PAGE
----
Someone Else’s Ears


I’m back on a bit of an FX kick lately. It was sparked in part by a video my friend Andrew Stone recently posted describing some of the effects he uses when mixing. He and I have some different tastes, and this made his post great for me because it gave me some ideas to think about and try that were outside of my box.

One of the things I really appreciated about Andrew’s video is that while he talked about what he’s doing and demonstrated things, he never spelled it all out specifically. There was no set knob to X and this one to Y and then you put this at Z stuff.

I know for a lot of people this isn’t generally what they’re looking for, and I was there once upon a time. I wanted answers and a step-by-step guide on how to do something. I still fall back into this at times.

I think this kind of mindset has really driven the mythical ideal of presets even further. Once upon a time we just had some effects units that came loaded with some preset ideas to start from, but now we have fancy digital consoles with presets for EQ’s and compressors and every bell and whistle on the things. Unfortunately, I think its creating a mindset for some guys that they can just pull a preset up and run with it.

Well, let me offer some wisdom you can take or leave.

I have a ton of presets that I did not create myself. Over the last several years I’ve been given loads of presets and loads of show files. I’ve found show files on rental consoles. I’ve asked engineers what they’re doing in specific terms. I’ve taken time to go through and analyze donated and liberated show files. I’ve even stored presets out of this.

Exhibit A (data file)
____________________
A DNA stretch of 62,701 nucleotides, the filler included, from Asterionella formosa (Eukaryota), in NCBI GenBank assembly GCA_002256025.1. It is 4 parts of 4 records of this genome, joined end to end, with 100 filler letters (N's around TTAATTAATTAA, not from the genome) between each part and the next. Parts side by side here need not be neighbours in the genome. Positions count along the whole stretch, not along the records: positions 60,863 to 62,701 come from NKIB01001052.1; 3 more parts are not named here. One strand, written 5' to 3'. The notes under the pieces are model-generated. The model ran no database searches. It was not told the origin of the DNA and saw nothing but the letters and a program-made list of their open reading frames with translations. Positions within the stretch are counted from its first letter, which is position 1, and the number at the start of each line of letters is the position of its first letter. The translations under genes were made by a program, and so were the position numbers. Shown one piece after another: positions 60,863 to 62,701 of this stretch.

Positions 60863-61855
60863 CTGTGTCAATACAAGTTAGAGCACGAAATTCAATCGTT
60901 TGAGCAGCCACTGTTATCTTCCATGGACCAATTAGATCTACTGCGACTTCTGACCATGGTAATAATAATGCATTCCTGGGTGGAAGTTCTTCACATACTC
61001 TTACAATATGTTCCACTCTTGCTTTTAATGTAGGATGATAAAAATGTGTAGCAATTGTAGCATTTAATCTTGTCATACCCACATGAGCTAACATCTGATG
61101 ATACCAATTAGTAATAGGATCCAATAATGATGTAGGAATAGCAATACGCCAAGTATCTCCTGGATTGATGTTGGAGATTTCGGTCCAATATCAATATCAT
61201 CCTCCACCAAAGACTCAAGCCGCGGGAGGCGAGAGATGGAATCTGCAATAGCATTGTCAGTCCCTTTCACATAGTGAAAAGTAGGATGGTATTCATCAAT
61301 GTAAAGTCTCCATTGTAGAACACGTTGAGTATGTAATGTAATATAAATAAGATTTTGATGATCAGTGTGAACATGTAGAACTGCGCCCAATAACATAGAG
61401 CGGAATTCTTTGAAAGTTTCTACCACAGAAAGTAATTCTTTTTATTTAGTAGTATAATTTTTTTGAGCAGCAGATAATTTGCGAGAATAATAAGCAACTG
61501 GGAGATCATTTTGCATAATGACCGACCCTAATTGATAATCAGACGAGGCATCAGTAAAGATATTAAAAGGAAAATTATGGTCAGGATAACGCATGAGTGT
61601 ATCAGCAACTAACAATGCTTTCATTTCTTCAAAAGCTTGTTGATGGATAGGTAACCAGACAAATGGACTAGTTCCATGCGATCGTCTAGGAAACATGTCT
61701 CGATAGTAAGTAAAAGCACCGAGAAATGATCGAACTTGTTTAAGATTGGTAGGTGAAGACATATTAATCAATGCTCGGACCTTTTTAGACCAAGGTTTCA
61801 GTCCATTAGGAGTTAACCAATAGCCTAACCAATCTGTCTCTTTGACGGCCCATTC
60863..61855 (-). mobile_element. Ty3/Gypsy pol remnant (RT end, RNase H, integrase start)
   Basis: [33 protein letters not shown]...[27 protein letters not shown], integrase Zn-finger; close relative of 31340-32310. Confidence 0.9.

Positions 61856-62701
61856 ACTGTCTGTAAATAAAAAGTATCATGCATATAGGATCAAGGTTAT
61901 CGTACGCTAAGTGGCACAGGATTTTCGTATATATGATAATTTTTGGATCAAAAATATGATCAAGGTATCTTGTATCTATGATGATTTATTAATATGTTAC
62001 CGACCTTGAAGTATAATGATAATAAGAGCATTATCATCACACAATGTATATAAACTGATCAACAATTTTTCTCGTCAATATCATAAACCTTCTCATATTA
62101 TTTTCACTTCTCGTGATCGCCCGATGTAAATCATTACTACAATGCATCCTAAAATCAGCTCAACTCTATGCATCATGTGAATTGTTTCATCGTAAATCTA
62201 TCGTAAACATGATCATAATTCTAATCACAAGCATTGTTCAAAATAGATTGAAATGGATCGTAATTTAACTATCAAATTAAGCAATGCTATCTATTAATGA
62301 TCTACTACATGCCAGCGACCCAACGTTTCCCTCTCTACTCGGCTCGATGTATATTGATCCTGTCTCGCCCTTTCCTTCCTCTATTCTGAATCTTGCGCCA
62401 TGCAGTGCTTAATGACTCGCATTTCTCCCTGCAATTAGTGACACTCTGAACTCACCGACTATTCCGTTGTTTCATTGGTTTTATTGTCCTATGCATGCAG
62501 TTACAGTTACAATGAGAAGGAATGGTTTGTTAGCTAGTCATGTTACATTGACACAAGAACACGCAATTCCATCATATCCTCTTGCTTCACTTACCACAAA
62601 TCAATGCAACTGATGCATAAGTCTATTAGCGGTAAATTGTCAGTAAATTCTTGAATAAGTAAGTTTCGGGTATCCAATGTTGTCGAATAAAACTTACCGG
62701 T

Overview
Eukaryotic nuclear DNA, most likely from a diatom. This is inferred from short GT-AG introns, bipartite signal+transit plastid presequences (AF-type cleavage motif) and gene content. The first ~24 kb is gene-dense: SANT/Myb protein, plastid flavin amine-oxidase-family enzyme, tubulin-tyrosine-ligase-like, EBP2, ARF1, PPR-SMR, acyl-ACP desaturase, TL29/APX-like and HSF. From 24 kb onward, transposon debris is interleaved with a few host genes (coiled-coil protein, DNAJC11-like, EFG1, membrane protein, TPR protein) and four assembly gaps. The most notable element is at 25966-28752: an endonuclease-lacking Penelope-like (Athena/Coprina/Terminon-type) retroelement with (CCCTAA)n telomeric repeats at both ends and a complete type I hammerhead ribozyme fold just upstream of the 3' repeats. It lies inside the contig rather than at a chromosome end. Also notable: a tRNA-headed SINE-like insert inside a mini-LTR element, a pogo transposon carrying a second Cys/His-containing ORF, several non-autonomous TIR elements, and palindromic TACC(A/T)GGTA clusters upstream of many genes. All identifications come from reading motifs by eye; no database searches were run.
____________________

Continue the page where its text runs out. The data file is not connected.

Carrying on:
The conversations and research have been very interesting and definitely gave me new insights and ideas. But the presets…well, they don’t really work for me.

Seriously. 9 times out of 10 they don’t work.

So why is that? Well, it’s quite simple:

Trying to use someone else’s presets is like to trying to mix with someone else’s ears.

I’ve talked about this a bit before. The reality is that we have sounds in our head that we get from listening to things. But they’re only in our head because those sounds are formed by our interpretation of what we listen to. Other engineers’ mixes are built off the sounds in their head, and their own methods of getting to them. Trying to take their sounds and force them into our world is like trying to stuff square pegs into round pegs.

Yes. Pegs. Because it’s not even the same thing. The music is different. The band is different. The room is different. The process is different. It’s just lots and lots of different.

Ken Scott had this to say in his book Abbey Road to Ziggy Stardust

Everyone can put the mics in exactly the same places, they can use exactly the same EQ, and it will still come out different in the end.

Of course, sometimes–if I’m lucky–I might stumble across someone else with a similar sound in their head and a preset that actually works for me. However, this can also be a problem. I’m currently reading Make Mine Music by Bruce Swedien and he makes a great point on this:

To luck up on a technique, or a sound, only means that to be continually successful you would have to have an extraordinary amount of luck.

It’s important to understand how to do things and achieve the sounds in our head. I’ve gone through a ton of gear over the course of my career, but the sounds in my head are all still there. So what do you do when technology changes, but you still want to get the same results? What do you do if you just lose the preset?

If you’re relying on someone else’s presets, you’re going to have a tough time when you end up with something new. I think it’s essential to learn your gear. Listen to the sounds in your head. And learn to work the gear to achieve those sounds.

David Stagl

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